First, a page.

Reform Scotland News: 6 November 2013


Daily Political Newspaper Summary: 6 November 2013

All newspaper references refer to Scottish editions. Where there is a link to a newspaper’s website, the relevant page reference is highlighted and underlined.

In addition to the newspaper stories outlined below, further news coverage can be found online at BBC News Scotland, STV News and Sky News


Shipbuilding yards: Finance Secretary John Swinny yesterday demanded clarity on the fate of Scottish shipbuilding workers, after indications that BAE systems is set to announce job losses in Portsmouth, Govan and Scotstoun this week, while potentially closing one of the latter two shipbuilding yards. Cuts are reportedly due primarily to the lack of orders once the MoD contract to build aircraft carriers is completed. (Scotsman page 1, Herald page 1, David Leask in the Herald, Times page 1, Telegraph page 1, FT page 2, Express page 5, Record page 4, Sun page 2, Mail page 10)

Falkirk selection probe: Labour leader Ed Miliband has refused to commit to an inquiry into allegations of vote-rigging by Unite during the Falkirk constituency candidate selection, despite calls from within his own party to do so. Meanwhile, Unite has hit back at accusations about its conduct, claiming it had been the victim of a “tremendous witch-hunt”. (Scotsman page 4, Herald page 6, Ian Bell in the Herald, Times page 6, Express page 17, Record page 2, Mail page 6)

Payday lenders: Experts have called for adverts by payday lenders to be banned from children’s television channels, accusing payday lenders of “grooming” the next generation of borrowers. (Scotsman page 8, Herald page 7, Record page 2, Courier page 20, Mail page 8, Melissa Kite in the Mail)

Corroboration reform: Lord Hope, one of Scotland’s most senior legal figures, has warned the Scottish Government over its plans to abolish the requirement for corroboration, expressing fears convictions based on confessions alone could be “dangerous”. (Scotsman page 12, Herald page 11, Times page 4, Telegraph page 6, Express page 2)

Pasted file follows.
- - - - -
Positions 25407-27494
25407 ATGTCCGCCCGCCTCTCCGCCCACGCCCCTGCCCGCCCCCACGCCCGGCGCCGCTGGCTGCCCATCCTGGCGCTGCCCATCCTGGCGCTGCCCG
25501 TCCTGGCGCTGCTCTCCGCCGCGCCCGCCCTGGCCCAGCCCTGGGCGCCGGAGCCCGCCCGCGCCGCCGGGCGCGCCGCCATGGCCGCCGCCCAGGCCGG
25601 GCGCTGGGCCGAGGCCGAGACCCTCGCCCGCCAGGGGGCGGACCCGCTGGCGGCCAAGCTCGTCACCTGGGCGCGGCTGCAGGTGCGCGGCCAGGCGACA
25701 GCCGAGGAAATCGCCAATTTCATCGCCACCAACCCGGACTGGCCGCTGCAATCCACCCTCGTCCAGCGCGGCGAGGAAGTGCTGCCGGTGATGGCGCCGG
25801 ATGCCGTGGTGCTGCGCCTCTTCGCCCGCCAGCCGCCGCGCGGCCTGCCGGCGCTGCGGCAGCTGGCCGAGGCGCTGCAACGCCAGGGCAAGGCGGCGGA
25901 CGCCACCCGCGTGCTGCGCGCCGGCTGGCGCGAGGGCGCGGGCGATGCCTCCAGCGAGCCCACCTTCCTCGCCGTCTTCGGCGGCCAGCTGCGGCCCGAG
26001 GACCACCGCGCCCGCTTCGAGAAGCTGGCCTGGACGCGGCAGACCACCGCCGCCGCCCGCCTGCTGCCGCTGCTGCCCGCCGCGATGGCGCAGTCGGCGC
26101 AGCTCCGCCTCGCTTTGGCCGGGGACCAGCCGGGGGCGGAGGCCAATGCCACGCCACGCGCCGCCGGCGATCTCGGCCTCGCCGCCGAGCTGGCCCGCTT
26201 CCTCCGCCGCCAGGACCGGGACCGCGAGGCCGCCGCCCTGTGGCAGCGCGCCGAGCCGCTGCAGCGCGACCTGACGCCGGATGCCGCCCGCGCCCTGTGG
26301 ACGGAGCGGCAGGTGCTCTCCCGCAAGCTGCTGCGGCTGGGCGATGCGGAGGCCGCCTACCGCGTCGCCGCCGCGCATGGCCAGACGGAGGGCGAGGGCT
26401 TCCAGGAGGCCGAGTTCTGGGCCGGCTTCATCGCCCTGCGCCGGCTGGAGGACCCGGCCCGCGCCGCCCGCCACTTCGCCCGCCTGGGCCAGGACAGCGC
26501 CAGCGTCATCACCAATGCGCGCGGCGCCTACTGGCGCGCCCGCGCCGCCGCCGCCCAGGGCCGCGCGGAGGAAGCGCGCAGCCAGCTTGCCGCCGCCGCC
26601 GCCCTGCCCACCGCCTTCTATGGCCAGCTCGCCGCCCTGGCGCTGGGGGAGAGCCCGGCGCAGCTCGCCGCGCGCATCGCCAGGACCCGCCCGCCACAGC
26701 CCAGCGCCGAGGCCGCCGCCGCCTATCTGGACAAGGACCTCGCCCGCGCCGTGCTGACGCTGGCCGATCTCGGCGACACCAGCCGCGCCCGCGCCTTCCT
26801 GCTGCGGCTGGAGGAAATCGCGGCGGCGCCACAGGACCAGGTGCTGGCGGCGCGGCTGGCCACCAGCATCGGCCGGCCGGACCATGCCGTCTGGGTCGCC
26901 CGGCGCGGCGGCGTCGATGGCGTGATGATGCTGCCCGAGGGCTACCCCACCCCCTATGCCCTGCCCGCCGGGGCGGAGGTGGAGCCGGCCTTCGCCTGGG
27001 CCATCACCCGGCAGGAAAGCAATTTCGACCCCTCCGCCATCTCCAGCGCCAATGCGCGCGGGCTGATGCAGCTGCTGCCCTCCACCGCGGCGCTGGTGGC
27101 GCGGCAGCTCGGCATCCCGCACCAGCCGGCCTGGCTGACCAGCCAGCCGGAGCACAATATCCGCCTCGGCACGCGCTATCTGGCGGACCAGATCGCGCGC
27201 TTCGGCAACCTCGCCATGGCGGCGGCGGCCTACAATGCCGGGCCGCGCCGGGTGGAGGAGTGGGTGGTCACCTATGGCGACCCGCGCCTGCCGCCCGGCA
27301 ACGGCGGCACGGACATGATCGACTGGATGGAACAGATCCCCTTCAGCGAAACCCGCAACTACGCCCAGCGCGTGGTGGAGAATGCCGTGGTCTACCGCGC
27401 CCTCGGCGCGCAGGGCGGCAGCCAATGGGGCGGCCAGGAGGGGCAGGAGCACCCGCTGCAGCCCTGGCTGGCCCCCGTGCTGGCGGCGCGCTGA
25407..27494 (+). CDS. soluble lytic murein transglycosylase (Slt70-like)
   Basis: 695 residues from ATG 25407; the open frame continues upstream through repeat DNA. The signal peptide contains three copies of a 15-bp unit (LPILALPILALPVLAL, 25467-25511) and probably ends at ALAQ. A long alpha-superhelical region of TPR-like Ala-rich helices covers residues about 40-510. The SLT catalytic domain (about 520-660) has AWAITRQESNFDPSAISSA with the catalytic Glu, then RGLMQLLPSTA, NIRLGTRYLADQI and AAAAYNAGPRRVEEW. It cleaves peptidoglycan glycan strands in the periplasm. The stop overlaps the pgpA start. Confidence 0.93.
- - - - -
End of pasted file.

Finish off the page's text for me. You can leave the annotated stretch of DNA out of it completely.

Renewable energy: Infinis, one of Scotland’s largest renewable power firms has warned potential investors that Scottish independence could have “adverse affects” on its operations, future and finances, whilst also damaging First Minister Alex Salmond’s drive for wind power. (Telegraph page 13)

Phone hacking trial: The jury yesterday heard that police failed to investigate claims by a senior News of the World executive that the tabloid had listened to murdered schoolgirl Milly Dowler’s voicemail while she was still believed missing. (Herald page 10, Telegraph page 11, Express page 17, Guardian page 11, P&J page 19, Courier page 23, Mail page 12)

Bedroom tax: The Professor in housing economics and director for public policy at Glasgow University, Ken Gibb, has said that calls for a Scotland-wide policy of no evictions for tenants affected by the ‘bedroom tax’ risked sending out a message that some arrears were not as important as others. (Herald page 6)

Energy prices: Ed Miliband yesterday challenged David Cameron over living standards, and what he said was the coalition’s failure to curb energy prices, challenging coalition MPs to back Labour plans for a temporary freeze on energy bills in a House of Commons vote today. (Guardian page 16, Scotsman page 4)

Bigotry laws: MSPs are considering a review of laws aimed at tackling bigotry among football fans amid claims they are causing widespread problems. (Express page 2)


Pension charge cap: Two of the UK’s largest insurers, L&G and Royal London, have responded to coalition plans to introduce a cap on fees for workplace pension schemes, arguing that the charges should be even lower. (Scotsman page 36)

Currency union: The Chief Secretary to the Treasury, Danny Alexander, has claimed that it is highly unlikely that an independent Scotland could secure a deal with the rest of the UK that would allow it to retain the pound. (Herald page 6, Times page 2, P&J page 16)

Business confidence: A survey by the Association of Chartered Certified Accountants has shown that business confidence in Scotland rose again in the third quarter, though at a slower pace than in the UK as a whole. (Herald page 23)


Secular education: An attempt by independent MSP John Finnie to exclude all religious groups from voting on education matters on council committees has been greeted by fierce opposition from a number of Scottish churches. (Scotsman page 6, Herald page 5, Courier page 2)  


Access to GPs: Health Secretary Alex Neil has announced a £1million drive to improve patients’ access to GPs, explaining that the current 48-hour target “can be an issue”. (Scotsman page 13)

NHS staffing: The Royal College of Physicians and Surgeons of Glasgow (RCPSG) has called for hospitals to be staffed to the same level at evenings and weekends as they are during the week. (Herald page 1)


Sexual and violent offenders: New police figures show that 4,032 people with histories of extreme violence or sexual offending are residing in various Scottish communities, a figure victim support groups have described as “worrying”. (Scotsman page 15, Herald page 5, Telegraph page 6, Sun page 6)